The popular stance in the industry has been that a larger number of meals per day are better, and a lot of what IF’ers are trying to prove is that this is not the case. And you know what ? They are right. A lot of very valid data has repeatedly proven that a lower meal frequency is better for weight loss and management, and shown meal frequency per se to be irrelevant to muscle gain. Increased meal frequency remains a valid tool for muscle gain however, simply because it makes it easier to increase the number of calories ingested over the course of a day, which is a major problem for a lot of people. It certainly makes increased meal frequency a must for professional bodybuilders, because it’s simply not possible to consume the amount of calories they do in 4 meals (Ronnie Coleman used to eat 6000+ calories from carbs and protein alone at certain times). Does that mean the average recreational lifter should eat 10 meals a day ? No. Because as we will also demonstrate, a peak in amino acids is crucial to gains, so that spreading a limited amount of calories too thin has an opposite effect. 4-5 meals per day is probably a good guideline for most people, with more meals only coming into the picture when it becomes hard to get all your calories in that amount of meals. The thing is that IF’ers have been using a lot of this data on meal frequency to validate their lifestyle choice, but they conveniently ignore the fact that all the studies done in this regard compare a number of meals in a SPREAD pattern. Like 3 spread meals versus 6 spread meals. Not a single one of these studies is conducted with all the calories centered in a very limited time frame of hours, in fact, when looking at the data with 1 or 2 meals daily, the satiety factor that is so big with the defense of reduced frequency goes out the window.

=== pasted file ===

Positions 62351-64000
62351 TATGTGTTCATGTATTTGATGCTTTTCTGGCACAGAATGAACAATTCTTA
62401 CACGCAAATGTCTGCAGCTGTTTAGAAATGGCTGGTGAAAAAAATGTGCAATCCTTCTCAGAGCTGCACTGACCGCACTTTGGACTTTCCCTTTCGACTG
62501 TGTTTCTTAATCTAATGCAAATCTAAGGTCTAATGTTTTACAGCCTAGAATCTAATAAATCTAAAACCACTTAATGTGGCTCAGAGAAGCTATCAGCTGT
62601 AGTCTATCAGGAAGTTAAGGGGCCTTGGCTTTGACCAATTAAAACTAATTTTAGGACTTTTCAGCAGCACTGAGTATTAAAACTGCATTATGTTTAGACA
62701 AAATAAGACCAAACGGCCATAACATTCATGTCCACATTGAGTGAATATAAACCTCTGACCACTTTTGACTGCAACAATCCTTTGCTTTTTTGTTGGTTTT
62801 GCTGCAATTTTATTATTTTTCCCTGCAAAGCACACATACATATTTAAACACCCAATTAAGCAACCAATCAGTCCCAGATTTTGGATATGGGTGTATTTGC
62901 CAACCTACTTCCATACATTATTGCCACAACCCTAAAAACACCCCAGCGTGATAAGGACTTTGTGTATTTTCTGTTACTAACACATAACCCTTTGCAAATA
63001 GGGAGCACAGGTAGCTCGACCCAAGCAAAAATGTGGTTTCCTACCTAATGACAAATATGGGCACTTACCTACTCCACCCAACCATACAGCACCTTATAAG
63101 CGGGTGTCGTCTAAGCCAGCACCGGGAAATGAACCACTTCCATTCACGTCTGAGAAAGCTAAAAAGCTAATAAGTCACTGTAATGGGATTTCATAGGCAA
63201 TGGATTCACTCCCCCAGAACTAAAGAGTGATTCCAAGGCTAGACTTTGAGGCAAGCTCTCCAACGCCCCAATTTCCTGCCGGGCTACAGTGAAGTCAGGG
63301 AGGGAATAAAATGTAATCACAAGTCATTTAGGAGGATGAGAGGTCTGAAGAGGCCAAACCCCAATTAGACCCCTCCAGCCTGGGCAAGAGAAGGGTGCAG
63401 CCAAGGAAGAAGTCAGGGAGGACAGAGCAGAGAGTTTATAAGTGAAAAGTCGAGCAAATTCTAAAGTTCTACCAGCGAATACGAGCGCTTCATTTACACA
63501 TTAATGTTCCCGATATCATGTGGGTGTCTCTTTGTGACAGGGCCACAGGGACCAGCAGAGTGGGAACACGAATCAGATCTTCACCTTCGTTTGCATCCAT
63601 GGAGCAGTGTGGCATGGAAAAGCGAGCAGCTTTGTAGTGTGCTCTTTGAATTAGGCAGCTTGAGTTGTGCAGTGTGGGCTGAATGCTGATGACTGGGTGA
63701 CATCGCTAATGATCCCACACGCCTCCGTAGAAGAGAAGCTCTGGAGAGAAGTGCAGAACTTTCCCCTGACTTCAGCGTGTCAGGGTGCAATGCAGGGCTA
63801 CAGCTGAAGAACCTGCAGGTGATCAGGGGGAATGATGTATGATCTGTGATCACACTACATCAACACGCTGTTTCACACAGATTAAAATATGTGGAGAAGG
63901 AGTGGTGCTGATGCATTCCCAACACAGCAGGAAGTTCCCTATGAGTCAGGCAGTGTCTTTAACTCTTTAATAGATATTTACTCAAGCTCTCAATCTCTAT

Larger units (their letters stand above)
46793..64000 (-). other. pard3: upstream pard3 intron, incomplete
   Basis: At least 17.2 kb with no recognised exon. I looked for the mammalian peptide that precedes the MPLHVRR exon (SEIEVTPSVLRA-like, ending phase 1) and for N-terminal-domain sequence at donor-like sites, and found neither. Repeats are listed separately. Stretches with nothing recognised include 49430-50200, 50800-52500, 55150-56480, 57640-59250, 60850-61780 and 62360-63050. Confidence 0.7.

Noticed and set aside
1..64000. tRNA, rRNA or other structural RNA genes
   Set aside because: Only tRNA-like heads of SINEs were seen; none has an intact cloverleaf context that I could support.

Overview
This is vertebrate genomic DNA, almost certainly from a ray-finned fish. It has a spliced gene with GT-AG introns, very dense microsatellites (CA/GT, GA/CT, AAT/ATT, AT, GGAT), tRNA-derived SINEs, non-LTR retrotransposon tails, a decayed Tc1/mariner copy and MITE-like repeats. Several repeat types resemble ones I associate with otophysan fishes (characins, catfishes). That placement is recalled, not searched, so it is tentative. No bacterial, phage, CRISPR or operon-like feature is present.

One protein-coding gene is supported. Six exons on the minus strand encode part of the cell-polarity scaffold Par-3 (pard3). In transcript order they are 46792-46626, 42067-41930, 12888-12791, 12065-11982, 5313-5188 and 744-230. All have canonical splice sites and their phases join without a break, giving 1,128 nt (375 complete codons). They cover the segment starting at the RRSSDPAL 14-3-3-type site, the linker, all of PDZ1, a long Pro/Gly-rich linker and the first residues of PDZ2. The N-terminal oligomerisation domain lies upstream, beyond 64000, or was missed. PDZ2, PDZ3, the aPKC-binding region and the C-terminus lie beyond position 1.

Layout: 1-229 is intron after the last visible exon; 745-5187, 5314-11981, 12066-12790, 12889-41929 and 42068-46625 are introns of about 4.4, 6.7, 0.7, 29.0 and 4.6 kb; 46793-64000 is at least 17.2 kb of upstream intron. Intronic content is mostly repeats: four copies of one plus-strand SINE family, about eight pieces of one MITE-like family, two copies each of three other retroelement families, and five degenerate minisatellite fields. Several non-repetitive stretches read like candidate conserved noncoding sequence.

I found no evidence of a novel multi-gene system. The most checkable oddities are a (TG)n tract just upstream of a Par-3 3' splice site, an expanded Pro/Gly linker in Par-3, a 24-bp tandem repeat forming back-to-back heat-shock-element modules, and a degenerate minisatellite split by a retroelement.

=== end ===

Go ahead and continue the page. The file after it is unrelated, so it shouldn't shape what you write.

A critique of Alan Aragon’s article and the studies he cites
A lot of the fuel for the debate around IF has come from an article by Alan Aragon entitled “A Critique of the ISSN Position Stand on Meal Frequency”, reprinted by Berkhan on his site. Now I don’t want to critique Mr. Aragon himself, because despite many of his mistaken interpretations in said article, I do agree with his general stance he assumes in the article. I’ve also not read anything else by the man (apparently he charges money for the privilege ?) and from nothing I’ve read can I deduce he is necessarily a vanguard of IF, the way Berkhan would have you believe. So I want to leave that part out of the discussion, and limit myself to this one piece of his, because much of the research cited by IF’ers seems to be copy/pasted directly from it.
Now, let me make my own stance very clear here in a separate paragraph : I personally believe that IF can be a tool to more efficiently lose fat, something I will discuss at length later on. I also believe most of the health benefits associated with IF are a direct result of the caloric restriction involved, but I am adamant that it WILL impede optimal gains on a hyper-caloric diet for an athlete attempting to gain muscle mass. This last part is what I wish to address.